Monday, October 12, 2015

WHO On Jordan’s Latest MERS Case





Last week in Jordan Reports 16th MERS Case Of 2015 we looked at the sparse reporting on the 16th case related to a cluster that began last August when a Jordanian - recently arrived from Saudi Arabia - received care in a couple of hospitals over a two-week period before being diagnosed with the coronavirus. 


Today the World Health Organization has published a somewhat baffling account of how this latest patient – a contact of a previously diagnosed case in this cluster - managed to be treated by, or admitted to, three different hospitals over more than a week’s time before being diagnosed with MERS. 


What we don’t know from this narrative is what exposure history the patient conveyed to the doctors treating him (although the first hospital did briefly placed him in isolation on his second visit), his symptoms (were they unusually mild, or atypical for MERS?), or what tests might have been conducted – and their results – prior to his finally testing positive on Oct. 6th.


Accurately diagnosing MERS-CoV infection can be difficult. 


Laboratory tests may not always yield accurate results (two negative tests, 48 hrs apart is the standard to rule out infection), and the virus may produce a wide range of symptomology ranging anywhere from severe pneumonia and renal failure to mild or subclinical presentation.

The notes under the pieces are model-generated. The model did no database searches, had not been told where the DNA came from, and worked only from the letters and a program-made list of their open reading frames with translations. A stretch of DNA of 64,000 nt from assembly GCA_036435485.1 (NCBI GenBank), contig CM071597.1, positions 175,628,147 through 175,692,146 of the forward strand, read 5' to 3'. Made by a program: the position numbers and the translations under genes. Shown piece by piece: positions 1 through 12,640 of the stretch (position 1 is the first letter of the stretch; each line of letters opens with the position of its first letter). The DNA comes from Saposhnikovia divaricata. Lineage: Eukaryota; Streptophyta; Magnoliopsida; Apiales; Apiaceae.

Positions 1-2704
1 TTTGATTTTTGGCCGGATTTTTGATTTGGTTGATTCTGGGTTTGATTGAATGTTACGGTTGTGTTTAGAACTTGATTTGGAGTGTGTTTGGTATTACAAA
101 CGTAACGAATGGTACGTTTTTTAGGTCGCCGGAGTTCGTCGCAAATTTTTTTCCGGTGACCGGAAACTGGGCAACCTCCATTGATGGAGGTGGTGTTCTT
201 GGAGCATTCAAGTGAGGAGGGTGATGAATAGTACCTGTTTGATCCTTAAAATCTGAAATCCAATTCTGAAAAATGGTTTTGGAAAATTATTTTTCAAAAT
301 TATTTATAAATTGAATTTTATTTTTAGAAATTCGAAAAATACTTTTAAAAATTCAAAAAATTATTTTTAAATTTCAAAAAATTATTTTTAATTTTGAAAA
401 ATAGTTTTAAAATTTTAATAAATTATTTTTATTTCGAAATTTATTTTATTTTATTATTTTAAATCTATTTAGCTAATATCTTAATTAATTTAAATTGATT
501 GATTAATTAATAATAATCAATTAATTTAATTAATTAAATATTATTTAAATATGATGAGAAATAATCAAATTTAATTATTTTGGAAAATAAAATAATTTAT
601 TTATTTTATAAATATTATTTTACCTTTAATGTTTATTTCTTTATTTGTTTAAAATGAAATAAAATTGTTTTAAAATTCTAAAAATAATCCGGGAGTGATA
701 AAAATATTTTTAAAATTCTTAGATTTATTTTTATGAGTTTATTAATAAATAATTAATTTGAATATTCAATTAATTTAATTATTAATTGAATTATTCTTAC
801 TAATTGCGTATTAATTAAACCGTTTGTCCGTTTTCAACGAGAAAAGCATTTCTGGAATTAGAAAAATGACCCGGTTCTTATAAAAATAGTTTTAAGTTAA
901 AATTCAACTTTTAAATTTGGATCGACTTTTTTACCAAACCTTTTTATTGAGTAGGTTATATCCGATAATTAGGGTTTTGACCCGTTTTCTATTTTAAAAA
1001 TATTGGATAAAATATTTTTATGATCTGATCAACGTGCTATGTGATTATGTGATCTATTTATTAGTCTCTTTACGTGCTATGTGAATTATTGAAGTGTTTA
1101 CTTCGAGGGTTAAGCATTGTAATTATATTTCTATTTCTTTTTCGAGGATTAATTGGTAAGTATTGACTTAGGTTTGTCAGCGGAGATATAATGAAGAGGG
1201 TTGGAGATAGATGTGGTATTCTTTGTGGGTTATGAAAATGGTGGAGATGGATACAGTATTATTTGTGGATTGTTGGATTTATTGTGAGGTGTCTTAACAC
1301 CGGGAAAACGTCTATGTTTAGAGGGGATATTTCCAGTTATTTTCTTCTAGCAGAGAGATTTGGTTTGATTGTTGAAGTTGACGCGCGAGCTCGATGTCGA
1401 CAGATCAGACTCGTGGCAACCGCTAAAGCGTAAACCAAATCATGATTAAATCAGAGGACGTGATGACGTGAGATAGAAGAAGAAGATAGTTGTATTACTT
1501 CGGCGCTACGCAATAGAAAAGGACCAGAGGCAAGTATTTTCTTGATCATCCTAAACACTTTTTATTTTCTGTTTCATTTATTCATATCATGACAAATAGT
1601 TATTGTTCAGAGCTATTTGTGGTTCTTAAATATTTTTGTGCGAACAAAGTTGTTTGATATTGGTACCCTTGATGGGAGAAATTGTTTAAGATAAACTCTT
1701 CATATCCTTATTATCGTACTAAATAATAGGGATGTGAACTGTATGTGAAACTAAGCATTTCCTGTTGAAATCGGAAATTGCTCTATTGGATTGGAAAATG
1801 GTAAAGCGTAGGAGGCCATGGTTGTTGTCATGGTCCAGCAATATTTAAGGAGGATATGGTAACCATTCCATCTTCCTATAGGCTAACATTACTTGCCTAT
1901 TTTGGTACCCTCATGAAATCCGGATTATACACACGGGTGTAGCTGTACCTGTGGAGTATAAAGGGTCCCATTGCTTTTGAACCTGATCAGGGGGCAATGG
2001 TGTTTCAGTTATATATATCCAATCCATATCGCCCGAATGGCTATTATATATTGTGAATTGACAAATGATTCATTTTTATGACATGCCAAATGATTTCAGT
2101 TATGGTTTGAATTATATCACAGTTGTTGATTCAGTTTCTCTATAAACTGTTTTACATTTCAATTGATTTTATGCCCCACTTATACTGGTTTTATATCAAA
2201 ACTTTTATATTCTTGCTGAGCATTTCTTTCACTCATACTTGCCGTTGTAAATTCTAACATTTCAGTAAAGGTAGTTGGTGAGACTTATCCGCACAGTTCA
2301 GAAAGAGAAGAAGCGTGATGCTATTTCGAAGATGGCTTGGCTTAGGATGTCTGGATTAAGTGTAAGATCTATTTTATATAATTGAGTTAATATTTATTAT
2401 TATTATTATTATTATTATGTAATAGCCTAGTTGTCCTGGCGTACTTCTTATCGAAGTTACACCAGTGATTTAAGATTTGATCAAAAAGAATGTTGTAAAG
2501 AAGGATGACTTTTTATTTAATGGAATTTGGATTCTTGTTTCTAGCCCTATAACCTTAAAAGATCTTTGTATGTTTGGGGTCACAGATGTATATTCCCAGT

Regardless of the circumstances, the next two weeks should tell us if Jordan’s nosocomial MERS outbreak is finally winding down, or if this missed MERS diagnosis will give it new life. 



Middle East respiratory syndrome coronavirus (MERS-CoV) – Jordan

Disease outbreak news
12 October 2015

On 7 October 2015, the National IHR Focal Point of Jordan notified WHO of 1 additional case of Middle East respiratory syndrome coronavirus (MERS-CoV).

Details of the case

A 53-year-old male from Amman city developed symptoms on 26 September and sought health care at a hospital, where he was treated symptomatically and sent home. On 29 September, as symptoms worsened, the patient returned to the hospital, where he was admitted to an isolation room. The patient was discharged on 1 October. On the same day, as his conditions did not improve, he visited a second healthcare facility, where he was treated symptomatically and sent home. On 3 October, as his condition deteriorated, the patient sought medical care and was admitted to a third health care facility. He tested positive for MERS-CoV on 6 October. Currently, the patient is in stable condition in ICU. He does not have comorbid conditions but is a smoker. The patient is a contact of a laboratory-confirmed MERS-CoV case reported to WHO on 21 September (see DON published on 1 October – case no. 2). He has no history of exposure to other known risk factors in the 14 days prior to the onset of symptoms. Contact tracing of household and healthcare contacts is ongoing.

Globally, WHO has been notified of 1,594 laboratory-confirmed cases of infection with MERS-CoV, including at least 568 related deaths.

(Continue . . . )